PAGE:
Office of the City Attorney
City Attorney Mara W. Elliott has prioritized innovative criminal diversion programs to stop the revolving door to the criminal justice system and provide low-level offenders with the support they need to get a fresh start on their lives.
A criminal record can be a barrier to employment, education, housing and other opportunities. If you have been convicted of a crime and wish to seek expungement, you can learn more about Criminal Record Relief. If you believe you were wrongly listed in a gang injunction, you can learn more about removal from gang injunctions.
The City Attorney’s Office created the San Diego Misdemeanants At-Risk Track (S.M.A.R.T.) Program, which aims to prevent low-level misdemeanor drug offenders from cycling through the criminal justice system without access to services. S.M.A.R.T. safely connects chronic misdemeanor drug offenders, particularly those who are otherwise resistant to intervention, to a case manager and offers personalized treatment and tailored housing placements.
Building on the initial success of the program, the City acquired and renovated a facility, SMART on Palm, that can house up to 81 people as they participate in on-site addiction treatment and counseling programs. Participants will have access to community kitchens, laundry facilities, fitness rooms, classrooms, meeting spaces, living rooms, garden space, and ADA-compliant accommodations.
Living at SMART on Palm will offer participants secure, supportive housing for up to two years, until they are able to transition to their own permanent housing. The S.M.A.R.T. program is designed to transform the lives of those who otherwise might not have the opportunity to get off the streets and become productive and self-sufficient citizens.
Theodore Dizon, S.M.A.R.T. Graduate
The S.M.A.R.T. Program is a collaboration between the San Diego City Attorney’s Office, the San Diego County Office of the Public Defender, the County of San Diego Behavioral Health Services Department, the San Diego Police Department, the San Diego County Sheriff’s Department, and Family Health Centers of San Diego, with support from the American Civil Liberties Union.
As part of an ongoing effort to get low-level drug offenders off the streets and into treatment, City Attorney Mara W. Elliott and the SDPD launched Prosecution and Law Enforcement Assisted Diversion Services (PLEADS) in 2019.
PLEADS is a voluntary, pre-booking diversion pathway for individuals suspected of being under the influence of a controlled substance in public. It allows them to avoid prosecution and jail time by agreeing to seek addiction-treatment and other support services.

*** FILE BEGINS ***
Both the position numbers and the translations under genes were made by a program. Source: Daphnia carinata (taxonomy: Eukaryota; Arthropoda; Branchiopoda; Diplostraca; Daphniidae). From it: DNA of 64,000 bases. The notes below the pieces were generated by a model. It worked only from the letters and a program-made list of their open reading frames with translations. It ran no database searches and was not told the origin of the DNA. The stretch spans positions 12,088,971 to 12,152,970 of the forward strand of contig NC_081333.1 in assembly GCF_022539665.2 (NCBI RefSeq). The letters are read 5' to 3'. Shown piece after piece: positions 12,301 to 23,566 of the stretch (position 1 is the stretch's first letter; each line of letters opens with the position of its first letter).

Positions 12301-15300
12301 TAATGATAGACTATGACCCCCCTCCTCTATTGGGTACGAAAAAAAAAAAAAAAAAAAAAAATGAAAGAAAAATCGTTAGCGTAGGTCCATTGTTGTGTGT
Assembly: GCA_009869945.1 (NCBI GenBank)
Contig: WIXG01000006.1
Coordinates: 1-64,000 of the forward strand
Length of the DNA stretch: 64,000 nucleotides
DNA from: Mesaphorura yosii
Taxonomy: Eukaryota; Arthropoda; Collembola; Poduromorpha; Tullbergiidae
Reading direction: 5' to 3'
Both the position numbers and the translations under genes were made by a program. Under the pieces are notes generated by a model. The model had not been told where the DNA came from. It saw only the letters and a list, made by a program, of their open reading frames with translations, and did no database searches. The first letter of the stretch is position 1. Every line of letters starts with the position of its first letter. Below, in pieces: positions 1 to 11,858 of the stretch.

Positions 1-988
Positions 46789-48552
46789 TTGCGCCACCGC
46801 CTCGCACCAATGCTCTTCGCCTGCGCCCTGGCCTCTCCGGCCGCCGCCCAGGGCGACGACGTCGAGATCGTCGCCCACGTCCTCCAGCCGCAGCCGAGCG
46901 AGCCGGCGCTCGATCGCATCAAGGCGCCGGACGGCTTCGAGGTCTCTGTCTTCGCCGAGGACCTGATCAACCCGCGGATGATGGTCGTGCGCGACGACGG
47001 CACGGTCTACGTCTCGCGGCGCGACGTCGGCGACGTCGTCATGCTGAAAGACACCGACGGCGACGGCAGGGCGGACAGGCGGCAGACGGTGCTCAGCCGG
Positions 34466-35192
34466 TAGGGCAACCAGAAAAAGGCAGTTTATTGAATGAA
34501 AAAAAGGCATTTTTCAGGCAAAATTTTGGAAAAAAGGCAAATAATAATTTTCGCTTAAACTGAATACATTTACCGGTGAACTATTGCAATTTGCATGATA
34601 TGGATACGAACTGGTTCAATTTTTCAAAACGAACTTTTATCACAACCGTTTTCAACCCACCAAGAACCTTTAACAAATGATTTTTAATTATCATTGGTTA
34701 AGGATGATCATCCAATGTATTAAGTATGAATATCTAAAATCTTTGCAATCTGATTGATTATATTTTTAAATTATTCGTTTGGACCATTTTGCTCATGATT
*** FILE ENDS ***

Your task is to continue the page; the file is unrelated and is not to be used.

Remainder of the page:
The PLEADS process begins when law enforcement officers contact qualifying individuals and inform them that they can choose to seek treatment rather than be booked into jail and potentially prosecuted for being under the influence. Anyone choosing treatment is sent to the Sobering Services Center run by McAlister Institute, where trained staff assess them and link them to local programs ranging from inpatient and outpatient services, to detox, and other appropriate services.
Many PLEADS participants were in a cycle of arrest and jail that often led to homelessness, but through the program, they can get a chance to make a new start. Importantly, PLEADS also saves costs by reducing time spent by first responders, including emergency medical technicians, and preserves health care resources by cutting down on expensive, unnecessary emergency room visits.;
In 2014, the City Attorney’s Office launched the Community Justice Initiative, which gives second chances to individuals who commit low-level crime. CJI allows misdemeanor convictions to be dismissed if an offender performs 16 hours of community service through one of its non-profit partners, Urban Corps of San Diego County and Alpha Project. Since its inception, CJI participants have contributed more than 45,000 hours of hands-on community service, ranging from canyon cleanups to assisting with homeless service programs, and have accessed educational, job training, and treatment programs.
CJI's goal is to prevent low-level offenders from having a criminal conviction on their records, which often is a barrier to employment, school admission, housing, and job advancement, and increases the likelihood that they will go on to commit more serious crimes.
Additional benefits from the program include reducing recidivism, courthouse crowding, and related costs by limiting the number of court hearings. As a result, courts, law-enforcement personnel and prosecutors are able to focus resources on more serious crimes.
“With our Community Justice Initiative, we’re offering a second chance to individuals who made a mistake,” said City Attorney Mara W. Elliott. “We are encouraged to see that CJI not only has a positive impact on individual participants’ lives, but also the broader San Diego community who benefits from the tens of thousands of hours of community service that improves the quality of life in our neighborhoods.”